In the study, conducted in previously germ-free mice, colonization with two prominent human gut microbes led to fatter mice. Scientists at Washington University School of Medicine in St. Louis called the results an illustration of how understanding the menagerie of microorganisms that live in our guts can provide new insights into health. The study is will be published online by the Proceedings of the National Academy of Sciences.
To one day consider manipulating gut microbes for medical benefits, such as weight loss or gain, scientists need to know who's living in our digestive systems and how they form strategic alliances with one another to benefit themselves and us. They also have to learn how much this cast of microbial characters varies in different human individuals.
"We are superorganisms containing a mixture of not just human cells but also bacterial cells and cells of another microscopic domain of life known as Archaea," says senior author Jeffrey Gordon, M.D., the Dr. Robert J. Glaser Distinguished University Professor. "As adults, the number of these bacterial and archaeal microbial cells exceeds the number of our human cells by tenfold. The genes present in this community of 10-100 trillion bugs vastly outnumber our own genes and are a key part of our genetic landscape, providing us with attributes we have not had to evolve on our own."
One such attribute is the ability to digest commonly consumed complex sugars known as polysaccharides. Many types of polysaccharides pass through the small intestine mostly unchanged because our human genome does not have the genes needed to digest them. Bacterial partners living in our colons, such as Bacteroides thetaiotaomicron, begin a fermentation process that breaks down these nutrients so that the stored calories can be liberated and absorbed.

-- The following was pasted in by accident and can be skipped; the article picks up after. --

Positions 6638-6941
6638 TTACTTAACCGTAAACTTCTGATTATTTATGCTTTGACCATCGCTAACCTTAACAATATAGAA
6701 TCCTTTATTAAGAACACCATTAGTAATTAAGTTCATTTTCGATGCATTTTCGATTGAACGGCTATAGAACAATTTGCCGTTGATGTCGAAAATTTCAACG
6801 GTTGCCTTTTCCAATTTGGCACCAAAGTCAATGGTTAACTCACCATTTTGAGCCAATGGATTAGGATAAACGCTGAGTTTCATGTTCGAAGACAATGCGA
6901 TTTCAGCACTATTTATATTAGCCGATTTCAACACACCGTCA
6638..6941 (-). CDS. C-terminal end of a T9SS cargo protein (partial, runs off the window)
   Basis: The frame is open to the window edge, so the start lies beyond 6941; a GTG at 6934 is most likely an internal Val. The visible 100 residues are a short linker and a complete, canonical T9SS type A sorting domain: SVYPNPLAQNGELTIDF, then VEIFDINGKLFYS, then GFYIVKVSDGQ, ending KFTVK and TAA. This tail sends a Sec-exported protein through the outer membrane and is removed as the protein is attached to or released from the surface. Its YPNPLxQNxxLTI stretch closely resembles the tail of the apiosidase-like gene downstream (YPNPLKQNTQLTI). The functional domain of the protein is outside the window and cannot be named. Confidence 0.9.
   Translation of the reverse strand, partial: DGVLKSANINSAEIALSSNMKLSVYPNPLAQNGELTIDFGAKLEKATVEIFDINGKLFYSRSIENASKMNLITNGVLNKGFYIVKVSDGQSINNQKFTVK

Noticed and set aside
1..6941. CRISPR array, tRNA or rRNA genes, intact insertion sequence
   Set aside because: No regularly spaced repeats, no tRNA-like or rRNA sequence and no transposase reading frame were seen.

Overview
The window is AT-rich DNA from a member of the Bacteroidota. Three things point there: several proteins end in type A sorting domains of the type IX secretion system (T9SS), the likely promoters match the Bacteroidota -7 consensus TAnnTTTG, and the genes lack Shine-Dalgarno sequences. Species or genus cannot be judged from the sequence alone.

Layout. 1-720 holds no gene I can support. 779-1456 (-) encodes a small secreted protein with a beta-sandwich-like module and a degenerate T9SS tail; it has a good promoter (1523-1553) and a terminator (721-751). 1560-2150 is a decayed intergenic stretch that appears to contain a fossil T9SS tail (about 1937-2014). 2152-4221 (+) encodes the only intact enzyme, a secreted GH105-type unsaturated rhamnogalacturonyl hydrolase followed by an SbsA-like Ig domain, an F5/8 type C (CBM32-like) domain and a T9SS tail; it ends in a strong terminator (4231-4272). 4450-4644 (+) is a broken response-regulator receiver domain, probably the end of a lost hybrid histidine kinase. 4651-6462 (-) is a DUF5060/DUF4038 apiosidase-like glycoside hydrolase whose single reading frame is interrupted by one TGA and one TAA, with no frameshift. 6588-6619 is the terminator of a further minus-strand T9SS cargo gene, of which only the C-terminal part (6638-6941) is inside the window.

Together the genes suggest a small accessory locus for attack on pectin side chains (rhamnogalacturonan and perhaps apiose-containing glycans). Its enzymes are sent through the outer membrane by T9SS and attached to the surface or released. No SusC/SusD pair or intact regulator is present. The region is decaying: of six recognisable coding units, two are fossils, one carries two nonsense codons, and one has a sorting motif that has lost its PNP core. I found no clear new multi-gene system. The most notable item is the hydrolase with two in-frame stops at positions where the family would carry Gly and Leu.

But B. thetaiotaomicron doesn't just work in a simple partnership with its host. The human gut contains hundreds, and perhaps thousands, of different microbial species, and the functions they perform affect each other and their hosts.
Gordon's lab models the interactions between friendly gut microbes and their hosts using gnotobiotic mice. These mice are raised in a manner that keeps them germ-free. They are then colonized with one or more human gut-derived microbes to study how microbial-microbial and microbial-host interactions affect digestive health.
Buck Samuel, a doctoral student in Gordon's lab, began to probe the influence of Methanobrevibacter smithii, an archaeon. Originally identified in the 1970s and mistaken for a primitive form of bacteria, archaea initially became famous because of their ability to live in extreme environments where nothing else could survive, such as hot springs. Scientists first isolated archaea from the human intestine in 1982, and have recently recognized M. smithii as the most common archaeon in human intestines.
In addition to its prevalence, M. smithii was an intriguing target for study because of its ability to consume hydrogen and other byproducts of bacterial digestion of polysaccharides. Accumulation of such byproducts slows polysaccharide digestion. Samuel and Gordon speculated that M. smithii could improve the overall efficiency of digestion of dietary polysaccharides, and wondered whether it also affected which types of polysaccharides are most coveted by intestinal bacteria.